The OSC’s controversial whistleblowing policy, the first of its kind amongst Canadian regulators, is scheduled to receive final approval and launch early this summer. The program, adopted following considerable stakeholder consultation in 2015, aims to encourage employees to report, and aid in the investigation of, potential violations of securities law.
In the event that monetary sanctions of over $1million are imposed, whistleblowers can expect an award of between 5% and 15% of total penalties, up to $5million. This incentive structure was set following mixed reviews of the original $1million cap, which participants of the Whistleblower Roundtable commented was too low to provide sufficient incentive to report. The program will also feature the ability to report fully anonymously, through a whistleblower’s lawyer.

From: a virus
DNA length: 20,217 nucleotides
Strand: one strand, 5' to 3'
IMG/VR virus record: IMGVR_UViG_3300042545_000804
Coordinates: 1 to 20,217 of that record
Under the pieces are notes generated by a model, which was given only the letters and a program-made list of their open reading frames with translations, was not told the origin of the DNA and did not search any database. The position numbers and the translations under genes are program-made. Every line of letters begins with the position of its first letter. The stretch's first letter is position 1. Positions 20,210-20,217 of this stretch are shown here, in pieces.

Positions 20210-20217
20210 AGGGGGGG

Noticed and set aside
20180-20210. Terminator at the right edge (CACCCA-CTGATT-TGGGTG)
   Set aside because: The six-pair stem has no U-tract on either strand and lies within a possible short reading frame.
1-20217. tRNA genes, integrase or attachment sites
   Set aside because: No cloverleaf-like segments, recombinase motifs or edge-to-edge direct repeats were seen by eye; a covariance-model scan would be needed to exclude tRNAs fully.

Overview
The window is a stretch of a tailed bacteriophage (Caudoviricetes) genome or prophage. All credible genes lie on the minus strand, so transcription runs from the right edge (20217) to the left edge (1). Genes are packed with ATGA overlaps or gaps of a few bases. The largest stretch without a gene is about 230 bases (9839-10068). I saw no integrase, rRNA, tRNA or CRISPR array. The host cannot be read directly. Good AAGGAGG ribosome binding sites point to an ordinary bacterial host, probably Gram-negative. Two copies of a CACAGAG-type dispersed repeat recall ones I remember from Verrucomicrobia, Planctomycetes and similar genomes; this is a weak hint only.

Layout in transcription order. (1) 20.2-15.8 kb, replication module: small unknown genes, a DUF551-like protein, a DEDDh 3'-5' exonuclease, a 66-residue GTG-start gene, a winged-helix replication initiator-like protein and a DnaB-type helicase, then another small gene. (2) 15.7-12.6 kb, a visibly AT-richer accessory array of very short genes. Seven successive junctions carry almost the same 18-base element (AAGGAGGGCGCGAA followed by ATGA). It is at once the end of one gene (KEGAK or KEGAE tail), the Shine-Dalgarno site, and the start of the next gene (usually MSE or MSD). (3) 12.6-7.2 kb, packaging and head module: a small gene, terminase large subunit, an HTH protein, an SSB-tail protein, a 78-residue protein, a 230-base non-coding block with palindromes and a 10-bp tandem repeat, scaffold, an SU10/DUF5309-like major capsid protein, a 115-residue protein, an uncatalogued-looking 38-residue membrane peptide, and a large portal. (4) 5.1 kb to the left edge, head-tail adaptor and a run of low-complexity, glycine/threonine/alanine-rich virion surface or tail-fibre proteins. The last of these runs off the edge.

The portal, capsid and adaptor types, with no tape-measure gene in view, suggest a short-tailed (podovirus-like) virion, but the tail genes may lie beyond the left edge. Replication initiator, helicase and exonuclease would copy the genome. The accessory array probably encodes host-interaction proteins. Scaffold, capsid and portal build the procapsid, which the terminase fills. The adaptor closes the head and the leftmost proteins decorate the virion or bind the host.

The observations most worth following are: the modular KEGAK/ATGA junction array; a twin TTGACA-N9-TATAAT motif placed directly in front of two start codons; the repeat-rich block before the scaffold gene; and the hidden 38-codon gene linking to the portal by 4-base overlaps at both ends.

The Securities Exchange Commission’s (SEC) whistleblower program (the basis for the OSC model) has, since its inception in 2011, paid awards totaling $57million for information that has led to a number of enforcement actions with penalties exceeding $1million. Although the success of the OSC’s program is difficult to predict, OSC Chair Maureen Jensen has reportedly stated that the commission has already received considerable interest from would-be whistleblowers.